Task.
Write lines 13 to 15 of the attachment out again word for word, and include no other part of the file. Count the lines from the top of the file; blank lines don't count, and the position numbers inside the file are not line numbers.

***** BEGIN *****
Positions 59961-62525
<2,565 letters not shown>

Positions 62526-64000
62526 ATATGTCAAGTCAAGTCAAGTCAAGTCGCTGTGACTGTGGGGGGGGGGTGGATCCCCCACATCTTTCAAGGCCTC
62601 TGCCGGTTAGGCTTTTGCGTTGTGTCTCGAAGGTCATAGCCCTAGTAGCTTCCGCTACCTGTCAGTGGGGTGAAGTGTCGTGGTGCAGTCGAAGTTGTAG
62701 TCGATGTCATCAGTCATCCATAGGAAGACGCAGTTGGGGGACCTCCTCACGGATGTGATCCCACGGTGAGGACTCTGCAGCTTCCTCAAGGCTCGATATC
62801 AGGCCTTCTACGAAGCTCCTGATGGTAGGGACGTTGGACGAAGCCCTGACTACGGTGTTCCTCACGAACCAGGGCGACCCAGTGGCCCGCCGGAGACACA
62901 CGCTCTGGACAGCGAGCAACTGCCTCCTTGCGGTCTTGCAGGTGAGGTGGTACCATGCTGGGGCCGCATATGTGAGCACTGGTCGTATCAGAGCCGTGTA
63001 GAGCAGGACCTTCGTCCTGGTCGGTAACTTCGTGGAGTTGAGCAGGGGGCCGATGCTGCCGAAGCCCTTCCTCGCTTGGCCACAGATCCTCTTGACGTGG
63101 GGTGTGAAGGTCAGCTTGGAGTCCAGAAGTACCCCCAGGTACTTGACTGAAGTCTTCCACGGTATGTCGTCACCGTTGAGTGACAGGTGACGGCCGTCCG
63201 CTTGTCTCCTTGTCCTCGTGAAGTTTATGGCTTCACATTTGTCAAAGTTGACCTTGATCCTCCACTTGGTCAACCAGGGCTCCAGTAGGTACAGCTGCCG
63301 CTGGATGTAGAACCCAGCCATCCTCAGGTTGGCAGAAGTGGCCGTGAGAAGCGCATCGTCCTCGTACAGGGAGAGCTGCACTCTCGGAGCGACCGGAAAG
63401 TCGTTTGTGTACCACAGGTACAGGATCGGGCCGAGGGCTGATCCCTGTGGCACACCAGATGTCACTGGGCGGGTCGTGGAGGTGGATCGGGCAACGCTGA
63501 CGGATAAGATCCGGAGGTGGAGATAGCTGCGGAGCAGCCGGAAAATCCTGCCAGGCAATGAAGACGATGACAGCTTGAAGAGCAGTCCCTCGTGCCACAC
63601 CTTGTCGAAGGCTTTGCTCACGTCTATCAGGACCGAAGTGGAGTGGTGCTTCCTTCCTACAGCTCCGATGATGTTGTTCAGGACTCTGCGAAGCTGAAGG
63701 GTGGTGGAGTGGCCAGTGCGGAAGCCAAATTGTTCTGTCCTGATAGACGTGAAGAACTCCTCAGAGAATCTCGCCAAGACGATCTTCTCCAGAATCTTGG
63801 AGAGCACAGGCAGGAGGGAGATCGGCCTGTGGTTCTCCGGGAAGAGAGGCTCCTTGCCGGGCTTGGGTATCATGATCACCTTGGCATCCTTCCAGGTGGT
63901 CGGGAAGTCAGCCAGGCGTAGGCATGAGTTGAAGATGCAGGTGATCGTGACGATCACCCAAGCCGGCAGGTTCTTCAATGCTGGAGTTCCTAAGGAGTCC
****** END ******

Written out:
63401 TCGTTTGTGTACCACAGGTACAGGATCGGGCCGAGGGCTGATCCCTGTGGCACACCAGATGTCACTGGGCGGGTCGTGGAGGTGGATCGGGCAACGCTGA
63501 CGGATAAGATCCGGAGGTGGAGATAGCTGCGGAGCAGCCGGAAAATCCTGCCAGGCAATGAAGACGATGACAGCTTGAAGAGCAGTCCCTCGTGCCACAC
63601 CTTGTCGAAGGCTTTGCTCACGTCTATCAGGACCGAAGTGGAGTGGTGCTTCCTTCCTACAGCTCCGATGATGTTGTTCAGGACTCTGCGAAGCTGAAGG